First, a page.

Whether you are searching for your new best friend, or an addition to the family you might consider one question. What are the easiest dog breeds to train? I know, you are busy at your job, your social life runs a strict schedule and you don’t have time for obedience training. Don’t fret, good news is that while all dogs can be trained with time and patience, some are much easier than others.
The Australian shepherd is touted as one of the most intelligent dog breeds of all. Also the easiest dog breeds to train. They are all for learning, which is no wonder considering that they are working dogs. They were bred to herd sheep, and today they are widely used in agility trainings. These pups are super intelligent and somehow they just get you, as if they could read every expression on your face. They are is highly sensitive, often responsive to the subtlest command and seemingly able to predict his owner’s desires in advance. They are absolute workaholics who thrive on mental and physical stimulation. So if you want yourself a truly smart and easy train pet, they are your best choice. Keep in mind, that if they lack stimulation they easily get destructive, and might start herding around your children.
Poodles are smart, energetic, playful and best of all hypoallergenic. This means, that even people with dog hair allergy can have them. Not to mention that you wont need to worry about excessive shedding around the house. Poodles are regarded as one of the most intelligent breeds in the world. They’re highly trainable and well suited for just about any task you put them to. And you will want to give them tasks to do. Bored Poodles can get destructive if they aren’t physically and mentally stimulated. However, active owners who can meet the Poodle’s needs will find a loving, smart, trainable, and loyal family companion.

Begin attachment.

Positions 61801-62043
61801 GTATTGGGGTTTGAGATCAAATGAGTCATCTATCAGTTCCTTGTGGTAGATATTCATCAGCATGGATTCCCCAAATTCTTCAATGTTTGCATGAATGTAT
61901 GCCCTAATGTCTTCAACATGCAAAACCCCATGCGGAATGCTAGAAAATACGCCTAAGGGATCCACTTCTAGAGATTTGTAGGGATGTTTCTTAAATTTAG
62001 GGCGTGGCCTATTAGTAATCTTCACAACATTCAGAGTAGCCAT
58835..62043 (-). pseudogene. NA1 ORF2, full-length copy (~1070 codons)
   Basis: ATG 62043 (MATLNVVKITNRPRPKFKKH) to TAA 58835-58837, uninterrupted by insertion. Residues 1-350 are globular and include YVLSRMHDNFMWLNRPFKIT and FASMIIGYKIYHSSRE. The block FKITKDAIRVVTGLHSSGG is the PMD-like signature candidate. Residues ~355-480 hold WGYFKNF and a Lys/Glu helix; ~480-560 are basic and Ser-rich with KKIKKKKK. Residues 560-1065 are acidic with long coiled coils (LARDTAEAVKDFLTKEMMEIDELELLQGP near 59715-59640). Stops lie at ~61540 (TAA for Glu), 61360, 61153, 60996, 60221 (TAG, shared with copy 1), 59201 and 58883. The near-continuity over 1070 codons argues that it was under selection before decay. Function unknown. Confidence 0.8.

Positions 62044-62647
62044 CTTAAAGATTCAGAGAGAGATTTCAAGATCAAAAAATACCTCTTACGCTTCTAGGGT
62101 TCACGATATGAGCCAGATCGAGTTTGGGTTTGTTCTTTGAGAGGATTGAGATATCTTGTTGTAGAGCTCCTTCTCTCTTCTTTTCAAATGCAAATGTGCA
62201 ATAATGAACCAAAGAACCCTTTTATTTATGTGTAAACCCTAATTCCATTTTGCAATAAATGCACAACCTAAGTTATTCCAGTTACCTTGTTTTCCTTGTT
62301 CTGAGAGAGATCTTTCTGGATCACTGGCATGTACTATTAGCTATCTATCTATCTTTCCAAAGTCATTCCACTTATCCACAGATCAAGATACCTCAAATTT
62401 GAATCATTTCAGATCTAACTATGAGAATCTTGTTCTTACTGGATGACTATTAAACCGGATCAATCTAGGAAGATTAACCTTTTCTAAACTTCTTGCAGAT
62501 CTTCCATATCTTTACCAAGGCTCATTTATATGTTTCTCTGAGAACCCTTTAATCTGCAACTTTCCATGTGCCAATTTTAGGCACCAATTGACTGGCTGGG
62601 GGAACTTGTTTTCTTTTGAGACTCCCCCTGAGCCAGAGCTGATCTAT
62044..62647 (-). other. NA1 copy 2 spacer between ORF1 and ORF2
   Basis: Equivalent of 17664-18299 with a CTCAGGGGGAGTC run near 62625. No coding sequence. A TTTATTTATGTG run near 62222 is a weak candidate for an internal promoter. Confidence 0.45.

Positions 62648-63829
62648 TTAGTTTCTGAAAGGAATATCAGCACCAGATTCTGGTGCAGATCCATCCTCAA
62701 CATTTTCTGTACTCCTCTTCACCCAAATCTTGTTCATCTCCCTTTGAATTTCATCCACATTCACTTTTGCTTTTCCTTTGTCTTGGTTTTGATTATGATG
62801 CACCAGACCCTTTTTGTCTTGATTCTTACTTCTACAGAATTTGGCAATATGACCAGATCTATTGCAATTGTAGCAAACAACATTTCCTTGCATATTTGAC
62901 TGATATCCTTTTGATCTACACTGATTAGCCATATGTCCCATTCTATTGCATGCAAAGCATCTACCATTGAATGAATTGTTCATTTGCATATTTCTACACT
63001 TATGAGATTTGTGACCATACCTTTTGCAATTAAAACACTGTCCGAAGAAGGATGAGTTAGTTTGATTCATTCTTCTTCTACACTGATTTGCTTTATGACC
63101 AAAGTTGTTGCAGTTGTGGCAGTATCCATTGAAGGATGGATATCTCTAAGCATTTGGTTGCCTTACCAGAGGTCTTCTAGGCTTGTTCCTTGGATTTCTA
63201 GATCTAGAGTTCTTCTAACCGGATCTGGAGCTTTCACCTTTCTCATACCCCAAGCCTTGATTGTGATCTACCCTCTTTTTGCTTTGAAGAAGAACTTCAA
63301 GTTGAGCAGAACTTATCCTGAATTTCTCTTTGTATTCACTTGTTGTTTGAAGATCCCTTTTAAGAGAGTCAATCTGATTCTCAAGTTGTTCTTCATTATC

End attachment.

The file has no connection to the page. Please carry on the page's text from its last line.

If you spoil your Poodle and don’t train him, he’s likely to conclude that he’s the alpha dog of the family. This is especially common among the smaller varieties — Miniature and Toy Poodles — who are more likely to be coddled and untrained. Teach your dog good canine manners, and then insist that he use them; it shows him that you’re the leader of the pack. Because of their intelligence and playful nature, obedience training is essential to keep your Poodle’s mind active. A Poodle who is thinking and learning isn’t bored, and therefore won’t find destructive ways to occupy himself.
Labs are amazing dogs, and are the most popular breed in the states. Labs have such a good reputation that many people think they don’t need to bother with training. But Labs are large, energetic animals, and like all dogs, they need to be taught good canine manners. Sign up for puppy and obedience classes as soon as you bring your Lab home. Labrador Retrievers were bred for physically demanding jobs, and they have the high energy that goes along with being a working breed.